It is possible to scale back in tight times


POSTED: Friday, December 11, 2009

Government officials should always be prudent with taxpayers' money, demanding proof that programs are working as intended rather than blindly funding them year after year.

Of course, that doesn't always happen, and money for nothing is easiest to come by when the economy is soaring and the coffers are full. It's impossible to justify such spending in a downturn, but still difficult for bureaucrats to cut programs that outspoken constituents have come to rely on — whether those programs meet core goals or not.

So it's worth praising the recent actions of Honolulu Police Chief Louis Kealoha and state Human Services Director Lillian Koller, who by demanding effective outcomes for spending and focusing on helping the broadest population with the least available resources, set an example for other public officials to follow.


The new police chief is vowing to refocus on core services — such as patrol officers and criminal investigations — and to cut back as necessary on prevention, education, intervention and counseling programs.

Among those education programs is D.A.R.E. (Drug Abuse Resistance Education), intended to help kids resist the peer pressure to use alcohol, drugs and tobacco. The popular program brings police officers into schools, providing students a positive role model in law enforcement and encouragement to stay on the right path. There are sure to be howls of protests from parents and principals who want to save it.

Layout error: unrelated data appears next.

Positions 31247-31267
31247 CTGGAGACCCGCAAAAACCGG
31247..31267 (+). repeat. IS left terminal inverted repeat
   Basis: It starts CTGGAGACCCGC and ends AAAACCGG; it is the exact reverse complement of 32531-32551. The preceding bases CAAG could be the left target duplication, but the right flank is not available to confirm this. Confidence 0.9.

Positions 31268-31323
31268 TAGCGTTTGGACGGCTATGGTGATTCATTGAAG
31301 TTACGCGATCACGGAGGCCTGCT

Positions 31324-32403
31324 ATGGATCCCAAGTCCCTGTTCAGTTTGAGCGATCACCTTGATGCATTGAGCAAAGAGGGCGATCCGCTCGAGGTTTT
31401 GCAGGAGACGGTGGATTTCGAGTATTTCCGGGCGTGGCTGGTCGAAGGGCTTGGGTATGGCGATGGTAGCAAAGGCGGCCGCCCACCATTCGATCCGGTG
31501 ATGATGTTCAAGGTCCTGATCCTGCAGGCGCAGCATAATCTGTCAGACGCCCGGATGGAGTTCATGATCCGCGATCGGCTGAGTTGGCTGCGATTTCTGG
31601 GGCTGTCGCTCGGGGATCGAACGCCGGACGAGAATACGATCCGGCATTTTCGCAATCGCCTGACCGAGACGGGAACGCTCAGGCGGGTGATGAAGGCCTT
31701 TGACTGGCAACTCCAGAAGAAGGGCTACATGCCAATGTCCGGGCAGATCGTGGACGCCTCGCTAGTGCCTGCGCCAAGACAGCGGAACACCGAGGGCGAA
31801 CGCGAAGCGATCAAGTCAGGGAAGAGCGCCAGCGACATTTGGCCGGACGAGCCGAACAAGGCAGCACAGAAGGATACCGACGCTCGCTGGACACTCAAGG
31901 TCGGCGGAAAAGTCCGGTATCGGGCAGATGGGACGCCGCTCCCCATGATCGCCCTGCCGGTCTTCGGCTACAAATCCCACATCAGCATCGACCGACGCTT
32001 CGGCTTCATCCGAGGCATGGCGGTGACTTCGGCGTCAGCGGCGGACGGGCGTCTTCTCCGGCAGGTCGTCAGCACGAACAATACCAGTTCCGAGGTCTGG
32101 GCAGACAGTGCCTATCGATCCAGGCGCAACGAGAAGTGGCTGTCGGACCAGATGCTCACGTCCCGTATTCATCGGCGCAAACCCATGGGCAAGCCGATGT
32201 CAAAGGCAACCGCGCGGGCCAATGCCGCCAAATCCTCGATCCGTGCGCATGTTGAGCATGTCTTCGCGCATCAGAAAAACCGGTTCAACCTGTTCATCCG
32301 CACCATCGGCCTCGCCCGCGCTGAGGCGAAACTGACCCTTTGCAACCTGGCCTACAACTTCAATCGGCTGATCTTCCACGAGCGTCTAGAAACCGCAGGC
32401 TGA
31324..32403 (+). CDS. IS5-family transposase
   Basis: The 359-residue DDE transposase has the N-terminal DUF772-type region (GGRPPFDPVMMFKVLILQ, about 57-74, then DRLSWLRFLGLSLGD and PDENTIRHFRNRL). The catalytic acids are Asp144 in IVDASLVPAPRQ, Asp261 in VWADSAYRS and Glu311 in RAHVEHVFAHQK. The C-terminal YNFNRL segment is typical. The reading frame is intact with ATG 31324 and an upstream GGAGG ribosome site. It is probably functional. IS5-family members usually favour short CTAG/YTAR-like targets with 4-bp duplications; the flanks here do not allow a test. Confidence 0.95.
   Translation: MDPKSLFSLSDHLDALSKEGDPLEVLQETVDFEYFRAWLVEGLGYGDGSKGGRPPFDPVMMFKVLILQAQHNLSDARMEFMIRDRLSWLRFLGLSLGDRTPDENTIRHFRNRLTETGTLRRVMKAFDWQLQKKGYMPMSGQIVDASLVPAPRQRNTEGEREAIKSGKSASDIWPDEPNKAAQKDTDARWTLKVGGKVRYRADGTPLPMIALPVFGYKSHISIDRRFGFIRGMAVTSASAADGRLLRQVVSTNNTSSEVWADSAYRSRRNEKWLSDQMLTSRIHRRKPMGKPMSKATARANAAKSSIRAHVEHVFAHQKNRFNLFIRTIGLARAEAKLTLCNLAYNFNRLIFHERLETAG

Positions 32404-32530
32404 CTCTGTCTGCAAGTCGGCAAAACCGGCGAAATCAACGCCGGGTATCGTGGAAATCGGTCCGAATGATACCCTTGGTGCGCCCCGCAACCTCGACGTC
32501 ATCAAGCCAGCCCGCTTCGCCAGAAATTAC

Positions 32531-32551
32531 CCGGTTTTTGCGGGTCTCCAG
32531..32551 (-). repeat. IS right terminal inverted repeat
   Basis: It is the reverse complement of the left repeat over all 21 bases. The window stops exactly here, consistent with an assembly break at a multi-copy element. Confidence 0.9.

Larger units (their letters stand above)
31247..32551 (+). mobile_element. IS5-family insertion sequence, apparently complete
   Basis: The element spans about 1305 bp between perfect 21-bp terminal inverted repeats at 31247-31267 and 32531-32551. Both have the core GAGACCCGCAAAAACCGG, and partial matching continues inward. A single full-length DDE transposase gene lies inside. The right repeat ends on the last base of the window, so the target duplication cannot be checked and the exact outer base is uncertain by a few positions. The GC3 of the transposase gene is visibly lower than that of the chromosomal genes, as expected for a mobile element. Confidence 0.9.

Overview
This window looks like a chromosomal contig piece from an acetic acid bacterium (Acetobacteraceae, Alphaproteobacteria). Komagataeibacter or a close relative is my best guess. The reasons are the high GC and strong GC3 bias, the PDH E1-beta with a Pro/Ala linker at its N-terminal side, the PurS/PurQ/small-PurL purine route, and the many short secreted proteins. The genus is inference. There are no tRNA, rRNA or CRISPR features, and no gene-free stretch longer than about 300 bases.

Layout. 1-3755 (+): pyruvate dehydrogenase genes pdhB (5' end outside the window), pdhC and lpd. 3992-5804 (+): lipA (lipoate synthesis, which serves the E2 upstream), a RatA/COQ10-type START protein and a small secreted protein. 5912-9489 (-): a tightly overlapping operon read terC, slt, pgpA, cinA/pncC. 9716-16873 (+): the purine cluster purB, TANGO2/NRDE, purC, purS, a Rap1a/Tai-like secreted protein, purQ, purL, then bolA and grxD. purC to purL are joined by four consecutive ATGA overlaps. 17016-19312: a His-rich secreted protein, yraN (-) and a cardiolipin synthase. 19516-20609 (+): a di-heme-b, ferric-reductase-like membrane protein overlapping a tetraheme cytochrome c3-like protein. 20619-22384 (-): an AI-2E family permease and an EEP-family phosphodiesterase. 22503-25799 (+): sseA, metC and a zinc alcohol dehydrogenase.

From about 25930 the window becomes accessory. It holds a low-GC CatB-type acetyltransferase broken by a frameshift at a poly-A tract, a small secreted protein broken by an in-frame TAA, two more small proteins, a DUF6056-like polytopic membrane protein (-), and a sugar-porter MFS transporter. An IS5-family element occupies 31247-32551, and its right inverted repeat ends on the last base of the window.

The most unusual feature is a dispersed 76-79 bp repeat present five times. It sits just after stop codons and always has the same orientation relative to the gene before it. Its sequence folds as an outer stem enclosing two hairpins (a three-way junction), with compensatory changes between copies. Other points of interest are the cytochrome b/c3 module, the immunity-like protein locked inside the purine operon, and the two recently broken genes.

The only problem: Researchers debunked D.A.R.E. years ago. No less than the U.S. General Accounting Office reported in 2003 that six long-term evaluations found no significant differences in illicit drug use between D.A.R.E. students and those who had not been in the program. Kealoha is correct to reassess its funding.

At the Department of Human Services, Koller stood firm in scaling back day-care subsidies, rightly preserving the most aid for the neediest families in a $66 million annual program primarily intended to provide high-quality preschool for the children of lower-income working families.

Koller explained that 56 percent of the participants were using taxpayers' money to pay relatives to take care of their kids. Only 21 percent of the total subsidies — a maximum of $1,395 per month per child — went to licensed preschools. Children are eligible from birth to age 13.

The program also created a disincentive for parents to advance their careers, as they risked losing the entire subsidy if their earnings rose even $1 past the ceiling.

There is no doubt that Koller's restructuring will have an adverse impact on many families, and a trickle-down effect on the relatives and child-care facilities they are paying. But absent any changes, the program would have been broke by March, so she made a difficult but necessary decision to preserve the largest subsidies for the neediest families.

The heads of every state and county agency face tough choices as budgets shrink. They would do well to emulate Kealoha and Koller and ensure that taxpayers get the most for their money.